The Interior of the Corsair Carbide 600Q

The removal of the case’s panels reveals a simple but very interesting interior, with an inversed motherboard tray, meaning that the motherboard is literally upside down. Corsair based this design on the simple concept that the cool air sinks towards the bottom of the case, making the front and bottom fans more effective as intakes and the rear fan more effective as an exhaust. Furthermore, it allowed the designer to seal the top of the case, significantly improving its acoustics performance.

Cleverly, the designer moved the PSU compartment to the top of the case, putting it at the same height as the 5.25" drive bays. As the PSU is much shorter than other system components, such as the motherboard and long GPU cards, moving the PSU and drive bays above the motherboard allowed the designer to greatly shorten the case without having to worry about hardware compatibility problems.

With the exception of the cooling fan blades, everything inside the Carbide 600Q is black. The metallic parts are sprayed with the same satin black paint as with the exterior of the case, as are most of the plastic parts as well. The only exception is the cover of the PSU compartment, which has been treated with a matte varnish finish. One 140 mm intake and one 140 mm exhaust fan are pre-installed inside the Carbide 600Q, with one more 140 mm fan supplied as an extra.


There is a very large opening on the motherboard tray for the installation of aftermarket CPU coolers, so large that it will extend beyond the boundaries of a Flex-ATX or smaller motherboard. Only a full ATX or Extended ATX motherboard will fully cover the opening. Large openings with rubber grommet coverings for the routing of cables can be seen to the left and above the motherboard area. Two narrow but long openings can be seen below the motherboard, without any grommets installed.

Corsair moved all of the drives to the left side of the case, behind the motherboard tray. Two 3.5” drives can be installed in the slots found beneath the PSU compartment, on plastic trays. These plastic trays can also accommodate 2.5” drives, if required. Three plastic 2.5” drive cages can be seen directly behind the motherboard, allowing the quick and tool-less installation of devices.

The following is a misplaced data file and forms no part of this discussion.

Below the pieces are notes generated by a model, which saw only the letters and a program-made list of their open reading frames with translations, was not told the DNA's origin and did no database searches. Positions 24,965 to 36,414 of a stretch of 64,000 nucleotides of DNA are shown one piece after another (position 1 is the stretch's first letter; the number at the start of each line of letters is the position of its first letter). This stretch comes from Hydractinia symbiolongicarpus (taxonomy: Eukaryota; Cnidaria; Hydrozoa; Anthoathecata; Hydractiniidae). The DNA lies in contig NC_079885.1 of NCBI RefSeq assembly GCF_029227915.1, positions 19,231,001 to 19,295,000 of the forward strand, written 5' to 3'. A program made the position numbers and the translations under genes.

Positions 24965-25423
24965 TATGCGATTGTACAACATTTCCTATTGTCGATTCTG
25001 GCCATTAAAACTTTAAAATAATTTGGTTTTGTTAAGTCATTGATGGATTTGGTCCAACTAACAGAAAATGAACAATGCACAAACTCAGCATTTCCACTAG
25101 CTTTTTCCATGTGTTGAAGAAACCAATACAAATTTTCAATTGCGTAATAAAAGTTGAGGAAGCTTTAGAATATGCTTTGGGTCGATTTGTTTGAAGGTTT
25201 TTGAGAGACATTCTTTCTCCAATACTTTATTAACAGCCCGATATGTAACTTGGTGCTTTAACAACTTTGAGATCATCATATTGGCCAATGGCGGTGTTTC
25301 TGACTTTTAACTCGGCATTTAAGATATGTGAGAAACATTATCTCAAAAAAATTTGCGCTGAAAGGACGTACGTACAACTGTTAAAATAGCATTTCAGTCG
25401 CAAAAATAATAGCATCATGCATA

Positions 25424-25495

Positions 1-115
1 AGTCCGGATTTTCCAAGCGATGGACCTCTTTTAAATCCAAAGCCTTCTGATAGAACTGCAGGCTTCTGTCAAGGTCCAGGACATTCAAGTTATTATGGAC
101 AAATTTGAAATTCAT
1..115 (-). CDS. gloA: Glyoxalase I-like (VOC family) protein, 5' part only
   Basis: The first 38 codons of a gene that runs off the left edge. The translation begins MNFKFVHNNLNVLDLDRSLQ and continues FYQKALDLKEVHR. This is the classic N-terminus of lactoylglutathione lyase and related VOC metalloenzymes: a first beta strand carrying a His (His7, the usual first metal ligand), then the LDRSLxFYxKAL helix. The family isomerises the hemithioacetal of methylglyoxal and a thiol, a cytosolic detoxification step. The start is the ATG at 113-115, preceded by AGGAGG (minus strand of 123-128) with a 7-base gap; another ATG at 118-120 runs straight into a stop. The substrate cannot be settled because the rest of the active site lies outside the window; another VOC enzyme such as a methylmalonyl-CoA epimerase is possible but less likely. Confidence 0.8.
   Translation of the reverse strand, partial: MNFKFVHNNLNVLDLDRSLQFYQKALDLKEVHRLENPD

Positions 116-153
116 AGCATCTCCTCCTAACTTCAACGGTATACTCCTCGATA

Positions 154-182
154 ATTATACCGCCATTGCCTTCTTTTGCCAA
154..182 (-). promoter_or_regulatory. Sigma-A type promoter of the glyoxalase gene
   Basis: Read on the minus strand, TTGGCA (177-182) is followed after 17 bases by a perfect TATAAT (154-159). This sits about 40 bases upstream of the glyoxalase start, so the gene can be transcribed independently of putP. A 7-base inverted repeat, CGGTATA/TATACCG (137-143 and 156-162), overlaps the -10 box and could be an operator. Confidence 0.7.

To take a look at the case with a finished build inside it, we installed a Corsair AX760i with the red cable set, for strong visual contrast. The AX760i easily fits inside the PSU compartment of the Carbide 600Q, with plenty of room for managing the cables. There is also a massive 28 mm clearance behind the motherboard tray, allowing for the easy routing of cables. The distance between the PSU and the motherboard’s CPU power header is long though, and the EPS power cable could only reach our system’s connector via a straight line, going right above the installed 2.5” drive. Extenders will definitely be necessary for PSUs with shorter cables.

The system area of the Carbide 600Q is very spacious considering the volume of the case. There is a significant clearance between the motherboard and the bottom of the case, allowing for the installation of liquid cooling radiators. We would recommend not installing radiators wider than 30 mm, as they could interfere with the motherboard’s components. The space in front of the motherboard allows for cards up to 370 mm long to the installed, but this distance will be shortened if there is a liquid cooling radiator installed at the front of the case. Users who prefer air coolers should not have to worry, as the case is very wide and there is a significant clearance between the CPU area and the bottom of the case, allowing compatibility with nearly all of the air coolers currently available.